Billions Strong

"I'm just a teenager," she said. "I can't change the system."

My mind went immediately to Greta Tintin Eleonora Ernman Thunberg, the Swedish teen activist who for a time stood alone in opposition to her government's lackluster efforts to address human contributions to global climate disruption.

"Never heard of her," the young lady standing before me in my store said.

"Look her up," I suggested, not willing to spoonfeed her Thunberg's short biography, thinking it better that she be made to do her own homework, since she was not likely to hear anything I had to say on the subject anyway.

"So," her equally-aged male companion chimed in, "like, what is this place?"

"What does it look like?" I had to ask.

"I don't know," he said without looking around, as though he were standing in front of an open refigerator, unable to see anything to eat.

"Sustainably-made stuff for the whole family upfront," I said, leading their gaze with a sweep of my hand. "Mostly new and consigned kid's clothes in the back."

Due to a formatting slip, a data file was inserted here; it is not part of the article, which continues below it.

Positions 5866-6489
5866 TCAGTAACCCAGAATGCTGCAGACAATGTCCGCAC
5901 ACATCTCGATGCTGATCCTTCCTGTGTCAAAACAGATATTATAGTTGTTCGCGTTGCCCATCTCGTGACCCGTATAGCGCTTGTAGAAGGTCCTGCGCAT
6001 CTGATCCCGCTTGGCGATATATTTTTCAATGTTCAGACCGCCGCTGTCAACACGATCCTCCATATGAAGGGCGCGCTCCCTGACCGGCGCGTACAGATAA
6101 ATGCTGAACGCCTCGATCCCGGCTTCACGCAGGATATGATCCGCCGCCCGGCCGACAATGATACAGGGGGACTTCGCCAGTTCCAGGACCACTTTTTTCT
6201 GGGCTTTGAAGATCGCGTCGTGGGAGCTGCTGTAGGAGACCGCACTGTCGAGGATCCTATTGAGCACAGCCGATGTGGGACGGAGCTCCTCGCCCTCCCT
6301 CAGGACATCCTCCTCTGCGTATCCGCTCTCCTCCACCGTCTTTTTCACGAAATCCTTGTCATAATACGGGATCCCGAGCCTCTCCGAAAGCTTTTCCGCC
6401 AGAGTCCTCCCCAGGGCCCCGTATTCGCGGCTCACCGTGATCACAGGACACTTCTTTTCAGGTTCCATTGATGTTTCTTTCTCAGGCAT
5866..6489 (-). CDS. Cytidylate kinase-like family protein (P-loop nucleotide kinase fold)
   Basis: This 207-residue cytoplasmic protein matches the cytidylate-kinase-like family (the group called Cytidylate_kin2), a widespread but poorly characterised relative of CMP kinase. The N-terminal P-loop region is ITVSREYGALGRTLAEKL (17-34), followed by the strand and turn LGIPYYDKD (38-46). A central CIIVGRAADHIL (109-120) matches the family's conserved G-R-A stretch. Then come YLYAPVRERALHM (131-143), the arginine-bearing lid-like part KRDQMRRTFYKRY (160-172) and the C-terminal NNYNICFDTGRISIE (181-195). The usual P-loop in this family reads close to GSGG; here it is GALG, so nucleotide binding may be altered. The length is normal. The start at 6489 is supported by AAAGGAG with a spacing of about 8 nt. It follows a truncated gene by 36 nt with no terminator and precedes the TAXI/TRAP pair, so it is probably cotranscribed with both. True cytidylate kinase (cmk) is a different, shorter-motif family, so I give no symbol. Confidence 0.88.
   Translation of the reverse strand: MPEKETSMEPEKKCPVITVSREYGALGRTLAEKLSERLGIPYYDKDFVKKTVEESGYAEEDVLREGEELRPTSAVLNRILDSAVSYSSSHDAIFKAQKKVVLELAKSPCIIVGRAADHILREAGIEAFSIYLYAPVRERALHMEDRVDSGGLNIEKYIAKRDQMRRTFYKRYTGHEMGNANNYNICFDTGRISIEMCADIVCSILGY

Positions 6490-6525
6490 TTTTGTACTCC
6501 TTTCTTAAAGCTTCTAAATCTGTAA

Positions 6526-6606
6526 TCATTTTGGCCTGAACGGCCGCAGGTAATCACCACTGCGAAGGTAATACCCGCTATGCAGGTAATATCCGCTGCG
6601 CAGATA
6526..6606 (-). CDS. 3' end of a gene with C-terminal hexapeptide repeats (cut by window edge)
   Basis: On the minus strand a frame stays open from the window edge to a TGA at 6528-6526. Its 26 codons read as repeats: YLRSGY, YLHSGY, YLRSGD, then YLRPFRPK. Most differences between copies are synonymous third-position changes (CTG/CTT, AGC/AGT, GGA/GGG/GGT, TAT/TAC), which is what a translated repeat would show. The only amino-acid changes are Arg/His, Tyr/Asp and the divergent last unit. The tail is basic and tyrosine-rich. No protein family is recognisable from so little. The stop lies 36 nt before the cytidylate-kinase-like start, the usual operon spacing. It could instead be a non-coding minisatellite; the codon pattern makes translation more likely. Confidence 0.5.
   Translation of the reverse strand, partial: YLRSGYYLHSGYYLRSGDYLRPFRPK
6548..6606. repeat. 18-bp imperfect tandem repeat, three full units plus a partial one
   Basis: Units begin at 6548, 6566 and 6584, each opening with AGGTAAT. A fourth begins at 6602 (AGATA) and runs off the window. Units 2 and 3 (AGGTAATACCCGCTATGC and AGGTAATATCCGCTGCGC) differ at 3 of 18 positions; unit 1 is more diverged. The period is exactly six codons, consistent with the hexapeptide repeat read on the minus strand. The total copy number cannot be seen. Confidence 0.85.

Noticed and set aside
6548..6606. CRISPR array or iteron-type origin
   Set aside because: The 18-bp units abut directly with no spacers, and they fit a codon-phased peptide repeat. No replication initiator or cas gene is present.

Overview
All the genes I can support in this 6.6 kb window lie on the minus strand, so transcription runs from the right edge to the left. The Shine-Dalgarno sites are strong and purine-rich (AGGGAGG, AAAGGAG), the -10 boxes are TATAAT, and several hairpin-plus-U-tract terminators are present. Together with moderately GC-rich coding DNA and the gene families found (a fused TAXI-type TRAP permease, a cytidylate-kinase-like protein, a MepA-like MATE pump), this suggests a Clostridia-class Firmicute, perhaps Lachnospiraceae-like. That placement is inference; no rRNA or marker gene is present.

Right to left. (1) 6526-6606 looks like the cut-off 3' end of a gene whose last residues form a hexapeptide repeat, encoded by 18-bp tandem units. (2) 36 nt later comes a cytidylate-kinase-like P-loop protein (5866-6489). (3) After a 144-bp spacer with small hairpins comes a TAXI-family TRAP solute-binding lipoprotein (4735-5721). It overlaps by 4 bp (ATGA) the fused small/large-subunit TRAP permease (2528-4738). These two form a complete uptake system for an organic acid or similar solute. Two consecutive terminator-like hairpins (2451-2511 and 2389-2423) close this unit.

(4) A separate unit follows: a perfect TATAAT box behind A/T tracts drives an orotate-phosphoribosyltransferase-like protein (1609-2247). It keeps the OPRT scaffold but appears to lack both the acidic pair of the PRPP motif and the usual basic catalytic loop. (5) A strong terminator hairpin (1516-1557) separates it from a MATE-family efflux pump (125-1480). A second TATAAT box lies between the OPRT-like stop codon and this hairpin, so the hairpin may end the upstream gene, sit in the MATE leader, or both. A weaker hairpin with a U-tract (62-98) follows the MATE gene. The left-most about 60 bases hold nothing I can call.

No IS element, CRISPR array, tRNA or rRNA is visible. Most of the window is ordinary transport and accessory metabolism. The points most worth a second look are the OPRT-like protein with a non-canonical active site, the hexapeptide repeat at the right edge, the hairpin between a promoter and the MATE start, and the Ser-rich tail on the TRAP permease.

They glossed over the dozens of products I had carefully arranged throughout the store in an effort to show off the collective works of hundreds of people around the world, looking without seeing clear evidence of the difference a billion small individual acts could make, as I pointed out reincarnated clothing and upcycled bags, all-natural cleaners, and more in the category of the more sustainably and ethically made.

"How do they do that?" she asked.

"Magic," I said, admittedly losing patience with what I rightly or wrongly perceived to be her lazy imagination.

"Cool," they said as one, standing awkwardly a moment longer before turning to leave.

"Thanks," she said then, stopping to turn back my way. "I learned something here today."

"Me, too," I said, thinking I had to do more to make it easier for people to understand how little effort it took to live more sustainably on the planet.

"No, dude," her boy friend said. "She's hella smart."

And I believed it. But I know being smart will not be enough to get us out of the mess we have gotten ourselves into if we do not couple our brains to our beliefs and our behavior.

"Prove it," I said then, as they headed out the door. "Show the world what you can do."

Be the change, as the saying goes. Not the cliche.

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